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Solar Panels Don't Work!

Tickers in this article: FSLR
NEW YORK ( TheStreet) -- As one solar company after another goes out of business, here is what investors do not know and promoters will not tell you: Solar panels do not work that well.

Sometimes not at all. But for several years, most solar systems, big and small, were so heavily subsidized, they were practically free. So lots of people did not really care.

Not enough to check the output of their systems. The few who did often had a big surprise.

Shares of First Solar (FSLR) recently took a 10% hit on one day after the company told investors its panels made in 2008-2009 had problems. Here is how the stock has performed over the years:

Data from Best Stocks Now App

It is not a surprise that First Solar's panels failed. It is surprising anyone found out.

As we shall see.

Solar systems fail in a lot of different ways. Let's look at three.

Dirt is No. 1 . Google was among the first to figure this out, maybe because Google was among the first to do a large-scale solar array.

Unlike the owners of most solar systems, Google was eager to learn about how its system performed. Six months after installing its system, Google learned it was only getting about half of the power it expected.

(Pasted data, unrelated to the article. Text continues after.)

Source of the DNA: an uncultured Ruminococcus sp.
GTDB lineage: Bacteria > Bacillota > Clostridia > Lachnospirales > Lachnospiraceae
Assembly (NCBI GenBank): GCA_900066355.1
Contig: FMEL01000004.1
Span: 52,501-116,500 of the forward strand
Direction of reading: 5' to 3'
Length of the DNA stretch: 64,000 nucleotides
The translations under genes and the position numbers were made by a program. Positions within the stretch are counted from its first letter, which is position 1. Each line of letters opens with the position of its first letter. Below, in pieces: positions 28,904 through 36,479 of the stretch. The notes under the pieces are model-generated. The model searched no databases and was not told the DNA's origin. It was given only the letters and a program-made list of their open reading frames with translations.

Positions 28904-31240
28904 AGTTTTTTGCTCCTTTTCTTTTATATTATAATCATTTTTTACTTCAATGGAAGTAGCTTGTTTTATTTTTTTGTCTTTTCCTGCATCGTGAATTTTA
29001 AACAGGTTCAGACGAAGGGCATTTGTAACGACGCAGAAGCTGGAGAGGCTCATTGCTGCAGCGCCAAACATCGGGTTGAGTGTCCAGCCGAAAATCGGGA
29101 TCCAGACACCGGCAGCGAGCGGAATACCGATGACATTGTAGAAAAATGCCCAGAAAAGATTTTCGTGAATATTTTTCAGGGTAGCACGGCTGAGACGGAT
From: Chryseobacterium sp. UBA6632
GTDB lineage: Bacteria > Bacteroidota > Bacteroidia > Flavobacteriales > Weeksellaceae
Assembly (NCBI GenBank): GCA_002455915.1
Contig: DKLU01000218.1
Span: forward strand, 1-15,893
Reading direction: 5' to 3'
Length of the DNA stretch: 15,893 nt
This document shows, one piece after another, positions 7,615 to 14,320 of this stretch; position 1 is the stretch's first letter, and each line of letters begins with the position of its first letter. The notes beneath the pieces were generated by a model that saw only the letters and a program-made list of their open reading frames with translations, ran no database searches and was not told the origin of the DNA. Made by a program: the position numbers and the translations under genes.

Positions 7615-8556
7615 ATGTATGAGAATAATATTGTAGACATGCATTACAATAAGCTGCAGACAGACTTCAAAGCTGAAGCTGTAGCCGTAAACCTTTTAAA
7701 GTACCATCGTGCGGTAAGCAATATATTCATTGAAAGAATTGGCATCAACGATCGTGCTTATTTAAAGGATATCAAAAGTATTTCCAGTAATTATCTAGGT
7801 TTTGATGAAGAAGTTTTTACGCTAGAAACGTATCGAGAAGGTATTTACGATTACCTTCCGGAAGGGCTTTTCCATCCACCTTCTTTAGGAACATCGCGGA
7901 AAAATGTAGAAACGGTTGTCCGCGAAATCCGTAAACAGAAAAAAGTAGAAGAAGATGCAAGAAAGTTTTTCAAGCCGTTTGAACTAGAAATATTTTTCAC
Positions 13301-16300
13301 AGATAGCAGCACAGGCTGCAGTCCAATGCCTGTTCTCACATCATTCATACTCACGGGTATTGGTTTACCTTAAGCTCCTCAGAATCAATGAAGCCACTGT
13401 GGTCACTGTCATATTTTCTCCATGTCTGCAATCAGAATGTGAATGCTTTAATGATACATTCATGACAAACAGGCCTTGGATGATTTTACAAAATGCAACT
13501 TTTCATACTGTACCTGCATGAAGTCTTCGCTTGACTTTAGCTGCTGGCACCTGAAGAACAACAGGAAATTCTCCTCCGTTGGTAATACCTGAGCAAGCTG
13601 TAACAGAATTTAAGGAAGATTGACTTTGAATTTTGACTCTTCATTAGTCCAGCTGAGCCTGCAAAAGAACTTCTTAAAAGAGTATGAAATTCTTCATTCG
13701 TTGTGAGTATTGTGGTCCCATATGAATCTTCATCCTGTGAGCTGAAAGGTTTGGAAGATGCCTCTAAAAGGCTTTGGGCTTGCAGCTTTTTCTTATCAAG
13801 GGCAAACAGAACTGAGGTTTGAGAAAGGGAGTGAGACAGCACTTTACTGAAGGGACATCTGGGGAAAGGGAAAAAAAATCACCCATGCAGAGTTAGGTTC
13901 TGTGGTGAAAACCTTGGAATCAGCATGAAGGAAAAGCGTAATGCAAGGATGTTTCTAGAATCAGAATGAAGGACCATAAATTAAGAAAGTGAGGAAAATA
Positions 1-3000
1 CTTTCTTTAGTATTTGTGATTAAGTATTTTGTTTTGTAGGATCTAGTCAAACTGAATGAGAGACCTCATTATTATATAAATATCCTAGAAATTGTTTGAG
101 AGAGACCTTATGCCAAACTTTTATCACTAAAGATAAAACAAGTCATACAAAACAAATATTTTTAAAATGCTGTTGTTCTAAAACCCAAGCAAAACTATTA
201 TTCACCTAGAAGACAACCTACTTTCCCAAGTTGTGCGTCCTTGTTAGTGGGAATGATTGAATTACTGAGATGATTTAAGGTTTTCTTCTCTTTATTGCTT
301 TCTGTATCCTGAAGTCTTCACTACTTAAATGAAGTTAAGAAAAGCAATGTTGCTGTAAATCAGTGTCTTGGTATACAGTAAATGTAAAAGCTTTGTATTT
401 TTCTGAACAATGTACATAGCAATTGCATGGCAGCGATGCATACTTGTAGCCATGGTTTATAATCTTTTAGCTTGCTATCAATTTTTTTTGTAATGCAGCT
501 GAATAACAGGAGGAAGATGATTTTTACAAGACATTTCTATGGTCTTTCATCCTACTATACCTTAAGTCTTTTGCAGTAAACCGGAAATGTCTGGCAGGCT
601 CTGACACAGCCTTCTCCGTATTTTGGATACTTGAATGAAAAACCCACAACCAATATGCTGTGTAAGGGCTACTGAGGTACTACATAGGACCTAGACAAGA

That was the first shock.

The second was realizing that a large solar array was not just one system, but thousands. Each panel a mini-power plant. And the only way to figure out if the individual panels were working was to test each one.

There go your solar savings.

The gang at Google figured out that the farmer next door had plowed a field, kicking up the dirt, knocking down its power. Solar panels have to be cleaned, sometimes often.

And the place where they need the most cleaning is where solar panels work the best: The desert. But that is where water is scarce and expensive.

There go your solar savings.

Lousy panels are No. 2 . Remember Solyndra? Before its well-publicized collapse, Solyndra was well known for its tube-shaped products that were supposed to collect solar power directly from above, and indirectly, reflected from below.

In all the stories about Solyndra, no one talked about how shadows from the tubes cut down on the power.

They found out the hard way in Livermore, Calif. There a movie theater got a lot of attention for installing a roof top solar array -- first of its kind when it was installed in 2009. A year later, technicians found out the system was producing 25% less power than projected.

The movie theater had no idea. I'm not sure they ever found out.

The only laboratory that ever tested the actual performance of Solyndra products figured it out. But it was in Germany and did not receive much attention. Said one energy web site: